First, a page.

Will Any Other States Join the Federal Obamacare Exchange? Probably Not.
Cover Oregon's board of directors voted unanimously today to abandon their dysfunctional state-run exchange for the federal exchange. That makes it the first state to admit technological defeat, but likely the last to switch to the federal exchange for now.
Cover Oregon's board of directors voted unanimously on Friday to abandon Oregon's dysfunctional state-run exchange for the federal Obamacare exchange, according to The Washington Post. That makes it the first state to admit technological defeat, but likely the last to switch to the federal exchange for now. The other four struggling exchanges — in Maryland, Hawaii, Minnesota, and Massachusetts — are either developing plans to improve their sites or, in Maryland's case, adopting software from another state-run exchange. Here's how the other, slightly less troubled state exchanges are faring:
Maryland Health Connection
Maryland voted at the end of March to abandon its software and adopting Connecticut's, The Baltimore Sun reports. Now the exchange is mostly a political problem — Lt. Gov. Anthony Brown is running for governor, and his Democratic opponent likes to remind everyone that he was in charge of the $129 million disaster of a site. Maryland's exchange did manage to enroll 313,000 individuals in private and Medicaid plans, however.
Chances of being scrapped: It depends. The state didn't get approval from the federal government before voting to switch, and the government hasn't decided if it will give the state the $40 million to $50 million it needs to make the transition, according to The Washington Post.
Hawaii Health Connector
The main contractor behind Hawaii's exchange was CGI, the Canadian company that was fired by the federal government earlier this year. Last week the Government Accountability Office announced that it would look into how the exchange spent its $204 million grant from the feds. At the end of March, Rep. Darrell Issa and the House Oversight Committee wrote a letter to Hawaii Gov. Neil Abercrombie stating that the exchange had several security vulnerabilities.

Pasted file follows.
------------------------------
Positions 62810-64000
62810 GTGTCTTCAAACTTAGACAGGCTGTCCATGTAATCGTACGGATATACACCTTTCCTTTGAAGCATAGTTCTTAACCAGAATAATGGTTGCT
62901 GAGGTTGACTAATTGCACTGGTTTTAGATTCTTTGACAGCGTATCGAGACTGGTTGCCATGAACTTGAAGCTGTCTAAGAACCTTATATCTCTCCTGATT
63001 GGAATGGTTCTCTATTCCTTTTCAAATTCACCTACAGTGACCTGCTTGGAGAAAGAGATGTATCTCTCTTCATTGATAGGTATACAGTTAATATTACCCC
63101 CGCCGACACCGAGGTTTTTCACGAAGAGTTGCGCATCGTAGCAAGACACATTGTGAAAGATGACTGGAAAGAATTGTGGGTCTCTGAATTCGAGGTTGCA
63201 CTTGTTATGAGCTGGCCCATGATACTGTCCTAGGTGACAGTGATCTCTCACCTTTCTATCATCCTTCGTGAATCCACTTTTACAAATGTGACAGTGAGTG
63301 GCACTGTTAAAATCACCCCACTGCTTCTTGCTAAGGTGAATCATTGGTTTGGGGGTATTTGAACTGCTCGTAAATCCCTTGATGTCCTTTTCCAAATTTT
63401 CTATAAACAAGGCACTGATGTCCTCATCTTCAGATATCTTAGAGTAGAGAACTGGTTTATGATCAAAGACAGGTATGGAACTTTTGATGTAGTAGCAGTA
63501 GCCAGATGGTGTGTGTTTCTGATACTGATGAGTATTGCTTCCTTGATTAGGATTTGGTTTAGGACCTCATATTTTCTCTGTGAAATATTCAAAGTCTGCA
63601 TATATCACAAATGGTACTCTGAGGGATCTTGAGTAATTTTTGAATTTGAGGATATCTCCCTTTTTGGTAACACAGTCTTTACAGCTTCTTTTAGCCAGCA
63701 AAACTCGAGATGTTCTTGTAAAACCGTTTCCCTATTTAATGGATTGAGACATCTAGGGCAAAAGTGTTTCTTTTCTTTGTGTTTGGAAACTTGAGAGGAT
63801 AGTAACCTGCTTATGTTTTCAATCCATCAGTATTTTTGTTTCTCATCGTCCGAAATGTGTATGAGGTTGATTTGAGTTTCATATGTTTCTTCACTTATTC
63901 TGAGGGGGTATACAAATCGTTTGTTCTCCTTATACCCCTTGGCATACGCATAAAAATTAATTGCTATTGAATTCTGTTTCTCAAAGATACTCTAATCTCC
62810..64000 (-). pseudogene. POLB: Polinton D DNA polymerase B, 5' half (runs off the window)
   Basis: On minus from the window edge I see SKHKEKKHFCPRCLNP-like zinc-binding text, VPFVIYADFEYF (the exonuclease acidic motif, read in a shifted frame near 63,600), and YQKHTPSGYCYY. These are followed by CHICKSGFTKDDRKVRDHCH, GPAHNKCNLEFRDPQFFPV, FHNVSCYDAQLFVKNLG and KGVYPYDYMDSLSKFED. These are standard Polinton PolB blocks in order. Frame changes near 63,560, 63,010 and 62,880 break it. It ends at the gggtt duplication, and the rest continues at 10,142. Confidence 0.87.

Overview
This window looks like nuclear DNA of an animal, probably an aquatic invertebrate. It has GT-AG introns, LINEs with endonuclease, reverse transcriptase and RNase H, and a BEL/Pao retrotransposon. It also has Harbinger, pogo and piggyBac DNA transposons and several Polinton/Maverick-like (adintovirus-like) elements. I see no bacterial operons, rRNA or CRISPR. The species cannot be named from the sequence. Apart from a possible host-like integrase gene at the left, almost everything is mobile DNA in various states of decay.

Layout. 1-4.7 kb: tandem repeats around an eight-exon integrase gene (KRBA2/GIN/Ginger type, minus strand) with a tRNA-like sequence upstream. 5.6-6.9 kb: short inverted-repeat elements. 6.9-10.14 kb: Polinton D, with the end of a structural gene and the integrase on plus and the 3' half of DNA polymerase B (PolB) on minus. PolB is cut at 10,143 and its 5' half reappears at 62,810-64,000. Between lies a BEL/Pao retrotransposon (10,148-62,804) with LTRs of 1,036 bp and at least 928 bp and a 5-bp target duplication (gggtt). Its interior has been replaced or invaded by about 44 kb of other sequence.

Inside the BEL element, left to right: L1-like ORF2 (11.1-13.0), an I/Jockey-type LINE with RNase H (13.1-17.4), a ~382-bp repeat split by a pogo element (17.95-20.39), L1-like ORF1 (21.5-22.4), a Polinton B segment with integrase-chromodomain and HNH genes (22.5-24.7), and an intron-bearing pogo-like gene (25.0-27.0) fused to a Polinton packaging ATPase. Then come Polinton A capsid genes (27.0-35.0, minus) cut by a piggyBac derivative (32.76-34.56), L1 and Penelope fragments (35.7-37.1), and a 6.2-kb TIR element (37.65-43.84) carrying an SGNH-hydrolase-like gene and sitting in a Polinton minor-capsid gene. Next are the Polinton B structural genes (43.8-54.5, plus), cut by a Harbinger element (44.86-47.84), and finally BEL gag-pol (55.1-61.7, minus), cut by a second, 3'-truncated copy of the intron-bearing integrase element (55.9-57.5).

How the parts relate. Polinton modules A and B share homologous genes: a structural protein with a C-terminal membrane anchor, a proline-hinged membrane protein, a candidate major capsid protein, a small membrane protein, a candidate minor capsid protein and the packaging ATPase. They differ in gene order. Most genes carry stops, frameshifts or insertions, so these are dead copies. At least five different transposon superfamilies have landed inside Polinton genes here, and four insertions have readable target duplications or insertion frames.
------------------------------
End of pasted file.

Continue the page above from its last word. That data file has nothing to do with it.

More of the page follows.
Hawaii's big problem now is that it's now struggling to pay for the exchange. The 2 percent tax on enrollments was supposed to financially support the exchange, but only 8,000 people enrolled (out of an expected 50,000).
Chances of being scrapped: The state isn't looking into it.
After a rough couple of months, MNSure eventually managed to enroll more than 200,000 people in private plans and Medicaid/CHIP, about 64,000 more than planned, the Pioneer Press reported on Wednesday. Still, the exchange is a little wobbly, and experience more problems at the end of last month as interest picked up near the deadline.
The problem isn't the front end user experience, but the back end processes which, "still rely on time-consuming manual processes, including the important handoff between MNsure and insurance carriers," according to the Star Tribune. "Those unresolved issues led to confusion during the enrollment process and delays for people getting their insurance cards."
Chances of being scrapped: Low. MNSure just hired Deloitte on for a nine-month, $4.95 million contract to fix the short-term problems and figure out a plan going forward, the Tribune reports.
Massachusetts Health Connector
Another victim of the CGI Group, Massachusetts announced it was cutting ties with the company last month and hopes to have a moderately functional, but not perfect, exchange later this year. ‘‘We are not going to have everything we want for the fall,’’ Sarah Iselin, the health care executive assigned to fixing the exchange, told the Associated Press earlier this month. According to the Post, state representatives will meet with the federal government sometime next week.
Chances of being scrapped: Lowish. Iselin will approach the board with a plan for improving the exchange next month, but a more "robust" site won't be available until sometime next year.